Controversy erupted over the weekend when Luke Crane, Kickstarter’s Vice President of Community as well as the designer behind RPGs like The Burning Wheel, launched “The Perfect RPG,” a collection of zines from an all-star cast of indie ttrpg designers. It’s a practice that’s been popular on Kickstarter for a while, as big names can help draw eyeballs and funds to projects. It raised nearly twice its $6,000 goal when it was abruptly cancelled by its creator, with less than a day having gone by. Before it had ended, it had already achieved infamy on Twitter thanks to the inclusion of one designer whose name seemed to be almost strategically placed at the bottom of the list: Adam Koebel.
Koebel, best known for the creation of Dungeon World and his prominent status as a streamer, has been almost entirely out of the tabletop scene for almost a year ever since an infamous Far Verona stream that lead to all of his cast members quitting and the eventual cancellation of the show. In that stream, Koebel as GM tried to get Elspeth Eastman to act out a sexual assault scene in-game, one that neither she nor any of the other players had been told about beforehand. Koebel then tried to play the discomfort shown by Eastman and the others off as a joke. The subsequent controversy, and his apology(perceived as lacking by multiple people in the hobby), eventually led to Koebel stepping away from the hobby and quitting streaming altogether. His contribution to “The Perfect RPG” was going to be his first since he left the Dune: Imperium project last July.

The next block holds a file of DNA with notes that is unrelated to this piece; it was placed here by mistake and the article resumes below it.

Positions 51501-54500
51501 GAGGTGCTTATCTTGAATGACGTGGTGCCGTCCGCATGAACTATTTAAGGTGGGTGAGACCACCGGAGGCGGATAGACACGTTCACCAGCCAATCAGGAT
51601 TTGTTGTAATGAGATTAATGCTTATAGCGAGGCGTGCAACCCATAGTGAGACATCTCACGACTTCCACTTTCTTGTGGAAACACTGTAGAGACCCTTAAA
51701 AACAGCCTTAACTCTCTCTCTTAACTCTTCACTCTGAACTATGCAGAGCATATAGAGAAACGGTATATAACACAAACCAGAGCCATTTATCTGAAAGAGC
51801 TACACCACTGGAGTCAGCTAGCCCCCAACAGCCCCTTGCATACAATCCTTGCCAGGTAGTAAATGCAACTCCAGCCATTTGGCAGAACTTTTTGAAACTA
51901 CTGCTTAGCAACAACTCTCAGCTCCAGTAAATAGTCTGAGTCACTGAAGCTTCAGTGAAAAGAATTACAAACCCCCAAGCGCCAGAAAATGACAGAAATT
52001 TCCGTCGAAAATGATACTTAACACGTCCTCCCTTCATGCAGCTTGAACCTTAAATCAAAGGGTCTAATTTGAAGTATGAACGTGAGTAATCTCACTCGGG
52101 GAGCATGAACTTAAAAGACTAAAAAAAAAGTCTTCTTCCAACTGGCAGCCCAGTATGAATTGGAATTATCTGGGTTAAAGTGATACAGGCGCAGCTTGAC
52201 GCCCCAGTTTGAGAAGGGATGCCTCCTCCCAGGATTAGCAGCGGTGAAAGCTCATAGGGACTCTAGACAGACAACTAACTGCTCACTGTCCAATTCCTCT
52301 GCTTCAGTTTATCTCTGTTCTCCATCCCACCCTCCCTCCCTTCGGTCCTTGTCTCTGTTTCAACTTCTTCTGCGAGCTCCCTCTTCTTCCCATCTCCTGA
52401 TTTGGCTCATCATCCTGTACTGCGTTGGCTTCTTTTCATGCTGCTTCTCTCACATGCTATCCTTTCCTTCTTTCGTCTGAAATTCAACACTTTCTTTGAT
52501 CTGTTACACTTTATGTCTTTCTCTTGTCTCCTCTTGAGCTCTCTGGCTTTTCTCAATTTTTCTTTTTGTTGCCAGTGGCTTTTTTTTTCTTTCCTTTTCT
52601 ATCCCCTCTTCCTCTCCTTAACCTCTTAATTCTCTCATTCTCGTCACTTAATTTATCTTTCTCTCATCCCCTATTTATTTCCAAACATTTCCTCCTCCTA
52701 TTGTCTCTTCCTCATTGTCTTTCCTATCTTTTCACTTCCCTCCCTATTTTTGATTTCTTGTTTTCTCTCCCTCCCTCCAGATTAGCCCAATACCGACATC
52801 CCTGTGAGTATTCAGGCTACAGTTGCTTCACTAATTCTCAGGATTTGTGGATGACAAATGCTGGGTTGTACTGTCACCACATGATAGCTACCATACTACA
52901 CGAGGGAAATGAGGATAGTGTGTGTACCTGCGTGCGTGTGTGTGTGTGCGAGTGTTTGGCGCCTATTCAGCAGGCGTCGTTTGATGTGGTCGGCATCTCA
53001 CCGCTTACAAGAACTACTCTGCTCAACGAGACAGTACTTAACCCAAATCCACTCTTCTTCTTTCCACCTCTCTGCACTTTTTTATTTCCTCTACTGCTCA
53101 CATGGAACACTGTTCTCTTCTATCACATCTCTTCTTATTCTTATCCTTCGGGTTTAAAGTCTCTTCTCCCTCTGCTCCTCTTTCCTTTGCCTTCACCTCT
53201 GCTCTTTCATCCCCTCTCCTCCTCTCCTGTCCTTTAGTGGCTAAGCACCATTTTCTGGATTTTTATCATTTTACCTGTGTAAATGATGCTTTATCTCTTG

Luke Crane has been a big name in the indie tabletop scene for years thanks to The Burning Wheel and other indie projects like Mouse Guard. He joined Kickstarter as their Head of Games in 2015, where he helped get Zinequest (the annual Zine event that “The Perfect Game” was a part of) started before being promoted to a VP of Community in May of this year. His presence on the project lead some to question if there was a conflict of interest, but that was overshadowed by Koebel’s inclusion on the project (with whom he has had a long friendship). In the wake of the Kickstarter’s cancellation, there have also been allegations that Crane has covered for abusers in the past.
Some of the other contributors to the project, who were not informed of who else was involved, have spoken up after its cancellation. Some also contradicted Crane’s claim that “harassment” led to the shut down. Sean Nittner, D. Vincent Baker, Meguey Baker, and J. Walton also all pulled out before the end of the campaign.
As with the earlier controversy with Zak Sabbath, questions about the indie hobby started to swirl; as did ones about Crane’s influence at Kickstarter and his goals with “The Perfect RPG”.
The Fandomentals has reached out to both Luke Crane and Kickstarter for comment, but have had no response. There has also been no statement from Crane, and he and several of the contributors have made no statements on the project’s cancellation.
Since this is a developing story, we will continue to update this article as new details come to light.
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